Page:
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post #2 of Old 09-04-2003
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live on/learn on/cruise on

I don''t know much about the Bay area, but people do live there on their boats. If you are open to moving north, Puget Sound offers a lifetime worth of cruising grounds in every kind of condition. Usually the summers are warm and dry with winds 5-15 knots although this labor day weekend saw winds of 25 and some gusts to 40mph, so sometimes there is a good breeze. Cruising grounds go from Olympia in the south to Haines Alaska in the north. North of Puget Sound are the San Juan Islands (172). In Canada there is the Gulf Islands (over 700) and the cruising mecca of Desolation sound (about 100 miles north of Vancouver). The west side of Vancouver island is outstanding and gives many people their first taste of offshore sailing. Just so everyone doesn''t move here, it does rain in the winter, but the best sailing winds are then also, go figure. Foulweather gear and a heater make it fun.

The state has really tightened up restrictions on liveaboard spaces in Lake Union and the Ship Canal along with Salmon Bay, Union Bay and in Lake Washington (all basically in or near downtown Seattle). However, there are usually always Liveaboard slips available in Bremerton which is across the Sound, but has a ferry to downtown Seattle. Bremerton has the Navy shipyard as the major employer, but many people ride the ferry to Seattle every day for work. Tacoma and Olympia may have liveaboard spaces, but I am not familiar with those marinas in the south sound. Olympia is the state capital so government jobs are there and the capital and many government buildings are in walking distance of the marina. Tacoma again has marinas all around downtown.
Everett north of Seattle has liveabord slips and is the second largest marina on the west coast(After Marina Del Ray). If you buy a boat with Everett moorage, you are allowed to keep the slip, otherwise there is a one to 10 year wait for a slip depending on the size of the boat. Anacortes has many marinas, but I don''t know if any have liveaboard. Bellingham has a waiting list. Blaine is as far north as you can go in the US usually has slips and alows limited liveaboards. Friday Harbor has a big marina and some people live in it, but if you landed a job there you would be a lucky dog indeed. I would love to live there.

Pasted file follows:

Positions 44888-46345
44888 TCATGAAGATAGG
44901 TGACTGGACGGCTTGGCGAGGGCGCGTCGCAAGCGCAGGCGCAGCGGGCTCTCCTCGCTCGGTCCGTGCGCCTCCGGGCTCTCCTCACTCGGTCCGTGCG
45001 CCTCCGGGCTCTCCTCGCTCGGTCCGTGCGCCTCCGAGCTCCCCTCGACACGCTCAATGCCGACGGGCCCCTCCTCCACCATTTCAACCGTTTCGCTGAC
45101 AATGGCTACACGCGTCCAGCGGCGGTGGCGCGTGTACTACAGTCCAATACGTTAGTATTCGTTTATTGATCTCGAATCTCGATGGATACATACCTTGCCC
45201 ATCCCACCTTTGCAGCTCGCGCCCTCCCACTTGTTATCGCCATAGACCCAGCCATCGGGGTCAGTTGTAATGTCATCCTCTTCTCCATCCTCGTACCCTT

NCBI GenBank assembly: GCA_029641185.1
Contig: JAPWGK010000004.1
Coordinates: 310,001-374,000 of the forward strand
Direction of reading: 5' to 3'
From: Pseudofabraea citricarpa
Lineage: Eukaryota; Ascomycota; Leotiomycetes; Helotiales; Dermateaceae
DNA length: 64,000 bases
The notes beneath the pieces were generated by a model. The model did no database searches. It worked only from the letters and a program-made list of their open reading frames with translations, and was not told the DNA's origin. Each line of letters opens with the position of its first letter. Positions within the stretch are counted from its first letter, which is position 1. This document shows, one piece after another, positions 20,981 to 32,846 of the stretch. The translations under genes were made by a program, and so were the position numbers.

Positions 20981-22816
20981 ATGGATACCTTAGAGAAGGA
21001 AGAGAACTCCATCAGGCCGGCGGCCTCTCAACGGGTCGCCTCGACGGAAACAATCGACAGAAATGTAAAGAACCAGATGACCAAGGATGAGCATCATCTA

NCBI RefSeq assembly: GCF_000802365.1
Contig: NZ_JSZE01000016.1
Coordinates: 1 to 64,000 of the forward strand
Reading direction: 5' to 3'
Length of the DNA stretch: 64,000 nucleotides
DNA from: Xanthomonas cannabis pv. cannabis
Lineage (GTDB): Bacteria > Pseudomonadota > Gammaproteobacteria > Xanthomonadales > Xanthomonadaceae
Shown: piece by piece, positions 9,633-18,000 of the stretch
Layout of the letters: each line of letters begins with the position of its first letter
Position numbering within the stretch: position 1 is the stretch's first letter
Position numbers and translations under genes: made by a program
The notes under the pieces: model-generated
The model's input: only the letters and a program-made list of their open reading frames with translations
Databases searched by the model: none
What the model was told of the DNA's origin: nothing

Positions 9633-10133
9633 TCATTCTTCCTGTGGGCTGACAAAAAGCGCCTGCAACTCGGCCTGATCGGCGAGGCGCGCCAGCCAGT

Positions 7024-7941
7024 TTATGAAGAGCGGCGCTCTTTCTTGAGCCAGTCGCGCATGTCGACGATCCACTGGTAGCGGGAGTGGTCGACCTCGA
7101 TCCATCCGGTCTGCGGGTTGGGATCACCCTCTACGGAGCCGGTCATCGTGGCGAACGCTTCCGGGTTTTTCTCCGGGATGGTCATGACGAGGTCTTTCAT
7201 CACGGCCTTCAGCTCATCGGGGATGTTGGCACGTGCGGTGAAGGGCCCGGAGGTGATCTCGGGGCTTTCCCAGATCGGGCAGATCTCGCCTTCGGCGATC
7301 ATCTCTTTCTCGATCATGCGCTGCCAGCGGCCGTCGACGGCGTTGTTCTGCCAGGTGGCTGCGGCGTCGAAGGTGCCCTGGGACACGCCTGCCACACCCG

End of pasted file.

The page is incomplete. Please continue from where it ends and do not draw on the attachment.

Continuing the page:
I have kept my boats in Lake Union and Salmon bay in Seattle and found that is great for day sailing in Lake Union or Lake Washington, but to get to the Sound you have to got through the locks which can be a pain especially on a busy weekend. I have also kept boats in Everett, Friday Harbor, Anacortes, and Blaine. The best exploring is from Anacortes or Friday Harbor, but the best sailing wind is from Blaine. In the sound the best wind is between Edmonds and Kingston(both have very long wait lists) and Shileshole to the south and Everett to the north. Slips run from about $4.25 per foot up to about $11 per foot. The closer to Seattle the more expensive it gets.

Anyways after the travelogue, I would recomend whereever you live to get the job and an apartment then get a cheap boat to learn on. I bought a 24 foot San Juan for $4000 as my first boat. It was very basic with just a compass and an outboard and 6 sails. I sailed the daylights out of that boat for 8 years and ran it aground a couple times. I have a friend who bought a 36 foot boat and was almost too afraid to take it out of its slip. I ran into another person in the same condition. Always wanted to sail, bought a big boat, and is afraid to back it out of its slip. I recomend getting a first boat you aren''t going to be afraid to trash. I think you will be a better sailor for it and a more confident one.

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